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To Read, or Not To Read: Why Everyone Should Take a World Literature Class

This article is written by a student writer from the Her Campus at USF chapter.

As someone who spends a majority of their time in the science buildings on campus, I’ve noticed the halls littered with complaints of twenty page reading assignments for compulsory English classes or grievances about how “science people” shouldn’t be forced to take literature classes. While I’m no stranger to complaining about writing essays and expressing my distaste for forced reading, I am a strong proponent of requiring literature and writing classes for students of all colleges and areas of study.But what is the point of reading Romeo and Juliet? The Yellow Wallpaper? 1984? What value does literature really have besides being interesting or fantastical? 

Literature allows us to understand different worldviews, experiences, and intellectual traditions, especially those that reflect the culture of the time. Literature mimics history in a way while at the same time reflecting timeless themes. Love, loss, innocence, discrimination, loyalty, justice: we read, watch, and listen to countless stories that reflect the same ideas time and time again, and yet, there is always something valuable entangled within the rhetoric, characters, and plot.  

Human history is the history of struggle, resistance, conflict, and change. The power of human expression in describing this history is no more evident than in literature. Sure, The Yellow Wallpaper is a story about a woman’s descent into psychosis, but it is also a commentary on the societal role of women in the 19th century, on the toxicity of masculinity, on psychological manipulation and neurosis. The culture Charlotte Perkins Gilman was entrapped in bleeds through the pages of the story. Not only does classical literature teach us about history, but it teaches us to find meaning in places where it may not be explicit. In other words, reading helps us to think more critically.

Apart from the cultural expansion literature gives us access to, reading classical literature can expand your vocabulary and expose you to more formal writing and speech. Take, for instance, the narrative tradition and structure of Latin American as opposed to North American literature. By reading different writing styles, you can expand your own reading comprehension skills and develop a voice in your professional writing, whether that be in emails, research, portfolios, blogs, etc. Writing comprehensively is a skill and thus something that needs to be learned and practiced whether that be through reading or actively writing and revising essays for a class. Eloquence and articulation are not developed in a single day, but in the long term.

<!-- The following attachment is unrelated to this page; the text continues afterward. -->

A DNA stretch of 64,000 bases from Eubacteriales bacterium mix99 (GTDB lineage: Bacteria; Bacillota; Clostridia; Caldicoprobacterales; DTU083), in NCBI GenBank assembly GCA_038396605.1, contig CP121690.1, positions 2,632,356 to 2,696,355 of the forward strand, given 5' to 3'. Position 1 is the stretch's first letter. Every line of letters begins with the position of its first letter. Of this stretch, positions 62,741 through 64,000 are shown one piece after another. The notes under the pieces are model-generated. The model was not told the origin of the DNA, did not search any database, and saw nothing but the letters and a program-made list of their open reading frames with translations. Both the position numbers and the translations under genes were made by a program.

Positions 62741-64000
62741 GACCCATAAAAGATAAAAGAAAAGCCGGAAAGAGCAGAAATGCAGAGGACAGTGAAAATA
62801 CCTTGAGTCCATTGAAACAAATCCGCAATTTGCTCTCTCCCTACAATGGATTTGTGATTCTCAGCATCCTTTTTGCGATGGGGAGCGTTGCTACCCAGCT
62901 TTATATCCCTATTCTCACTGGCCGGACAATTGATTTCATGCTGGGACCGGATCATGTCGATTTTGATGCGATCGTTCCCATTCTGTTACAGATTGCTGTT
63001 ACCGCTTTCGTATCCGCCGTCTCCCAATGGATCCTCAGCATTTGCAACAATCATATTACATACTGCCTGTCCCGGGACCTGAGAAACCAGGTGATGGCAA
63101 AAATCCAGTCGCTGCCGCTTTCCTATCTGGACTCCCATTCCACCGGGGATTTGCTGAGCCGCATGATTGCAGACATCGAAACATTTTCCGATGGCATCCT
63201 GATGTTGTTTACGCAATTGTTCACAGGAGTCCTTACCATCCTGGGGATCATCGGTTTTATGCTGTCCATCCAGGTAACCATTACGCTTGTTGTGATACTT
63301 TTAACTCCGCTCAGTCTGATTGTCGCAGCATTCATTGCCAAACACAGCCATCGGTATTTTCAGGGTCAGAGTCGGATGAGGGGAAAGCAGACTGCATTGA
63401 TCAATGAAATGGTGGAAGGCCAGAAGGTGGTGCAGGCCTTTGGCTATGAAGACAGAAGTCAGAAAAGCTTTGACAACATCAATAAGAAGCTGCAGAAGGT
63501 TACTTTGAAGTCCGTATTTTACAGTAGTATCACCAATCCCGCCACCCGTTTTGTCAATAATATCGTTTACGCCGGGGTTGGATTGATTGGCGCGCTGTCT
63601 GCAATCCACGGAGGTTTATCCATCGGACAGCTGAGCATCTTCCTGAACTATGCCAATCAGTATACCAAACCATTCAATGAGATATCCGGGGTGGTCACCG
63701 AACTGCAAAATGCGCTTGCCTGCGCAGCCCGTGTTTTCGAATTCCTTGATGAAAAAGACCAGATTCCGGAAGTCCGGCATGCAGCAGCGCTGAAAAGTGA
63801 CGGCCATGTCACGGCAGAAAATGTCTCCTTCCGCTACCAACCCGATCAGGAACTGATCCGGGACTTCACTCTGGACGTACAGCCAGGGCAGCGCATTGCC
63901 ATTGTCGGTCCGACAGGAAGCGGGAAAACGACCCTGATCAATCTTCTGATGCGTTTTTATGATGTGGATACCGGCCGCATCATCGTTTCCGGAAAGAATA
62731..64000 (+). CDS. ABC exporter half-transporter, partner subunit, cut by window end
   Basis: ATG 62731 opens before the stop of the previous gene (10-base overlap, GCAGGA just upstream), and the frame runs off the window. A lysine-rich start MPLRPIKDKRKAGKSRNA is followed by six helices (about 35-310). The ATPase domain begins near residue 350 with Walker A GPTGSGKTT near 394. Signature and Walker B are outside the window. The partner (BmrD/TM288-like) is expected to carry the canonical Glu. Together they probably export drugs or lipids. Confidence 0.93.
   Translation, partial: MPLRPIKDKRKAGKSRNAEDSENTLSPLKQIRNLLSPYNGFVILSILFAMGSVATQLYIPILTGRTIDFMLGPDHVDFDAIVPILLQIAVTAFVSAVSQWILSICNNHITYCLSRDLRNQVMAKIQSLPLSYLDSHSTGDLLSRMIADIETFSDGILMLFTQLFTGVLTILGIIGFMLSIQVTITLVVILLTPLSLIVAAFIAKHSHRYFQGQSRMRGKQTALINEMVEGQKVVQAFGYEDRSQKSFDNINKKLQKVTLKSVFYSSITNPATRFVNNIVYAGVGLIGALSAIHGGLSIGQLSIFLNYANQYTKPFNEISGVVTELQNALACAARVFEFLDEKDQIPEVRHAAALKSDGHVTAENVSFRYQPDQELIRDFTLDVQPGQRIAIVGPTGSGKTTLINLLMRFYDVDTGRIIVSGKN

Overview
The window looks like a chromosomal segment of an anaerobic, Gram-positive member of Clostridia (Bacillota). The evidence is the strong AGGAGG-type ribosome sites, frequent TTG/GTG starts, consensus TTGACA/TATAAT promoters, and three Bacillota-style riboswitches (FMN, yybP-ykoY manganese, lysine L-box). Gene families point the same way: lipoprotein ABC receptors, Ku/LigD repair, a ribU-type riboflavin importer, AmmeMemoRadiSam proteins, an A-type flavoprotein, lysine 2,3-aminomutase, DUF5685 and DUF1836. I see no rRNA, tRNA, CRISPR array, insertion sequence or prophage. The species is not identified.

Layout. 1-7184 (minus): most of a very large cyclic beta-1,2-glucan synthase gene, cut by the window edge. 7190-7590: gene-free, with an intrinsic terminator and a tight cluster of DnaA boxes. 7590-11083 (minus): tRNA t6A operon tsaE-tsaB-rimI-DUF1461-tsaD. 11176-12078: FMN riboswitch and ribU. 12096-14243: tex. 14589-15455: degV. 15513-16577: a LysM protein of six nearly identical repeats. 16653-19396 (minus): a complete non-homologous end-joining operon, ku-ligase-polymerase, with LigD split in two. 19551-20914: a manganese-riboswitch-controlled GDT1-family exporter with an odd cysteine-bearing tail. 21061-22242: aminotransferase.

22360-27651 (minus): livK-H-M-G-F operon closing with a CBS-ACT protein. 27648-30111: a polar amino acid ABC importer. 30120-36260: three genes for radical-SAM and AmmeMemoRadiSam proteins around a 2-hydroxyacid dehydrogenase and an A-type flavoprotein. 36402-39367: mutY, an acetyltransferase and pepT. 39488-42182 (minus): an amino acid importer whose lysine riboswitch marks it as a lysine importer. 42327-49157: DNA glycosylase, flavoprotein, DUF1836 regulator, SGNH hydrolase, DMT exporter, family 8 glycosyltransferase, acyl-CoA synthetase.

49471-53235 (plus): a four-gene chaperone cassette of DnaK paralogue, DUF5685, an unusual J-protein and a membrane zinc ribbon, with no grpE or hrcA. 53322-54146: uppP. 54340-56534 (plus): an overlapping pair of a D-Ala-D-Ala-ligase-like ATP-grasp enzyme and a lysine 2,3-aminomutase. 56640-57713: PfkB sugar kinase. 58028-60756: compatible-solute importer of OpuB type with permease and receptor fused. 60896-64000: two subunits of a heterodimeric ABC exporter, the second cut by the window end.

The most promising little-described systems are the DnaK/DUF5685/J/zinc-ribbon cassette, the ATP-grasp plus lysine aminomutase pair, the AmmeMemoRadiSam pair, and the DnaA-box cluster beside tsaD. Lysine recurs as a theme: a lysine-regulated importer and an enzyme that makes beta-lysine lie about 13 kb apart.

Above all, I think that reading helps us to understand the world (and ourselves) more deeply. Writers are able to see the world differently, I think, than other people. They are more observant, more empathetic, they are visionaries. A sunset, something that has been happening for millions of years, can be described by a writer in infinitely many ways in a million different stories. Reading, I think, likens your mind to this deeper perception of the world. Reading, in a few words, allows us to see the beauty in the mundane, to derive meaning from monotonous.

Karla Evangelista is a member of the writing team and Editor in Chief for Her Campus at USF Chapter. She writes mainly for the culture column, taking specific interest in the consequences of the digital age on Gen Z and cultural critique. Beyond Her Campus, Karla maintains a publication on Substack where she mainly writes prose poetry. She is currently a second year Psychology major at the University of South Florida. When she isn't writing, Karla enjoys reading, playing with her cat, Roman, and listening to an ever-changing rotation of musicians. She lives and breathes by the phrase, "There is strength in being soft. Strength in being raw and open and affected."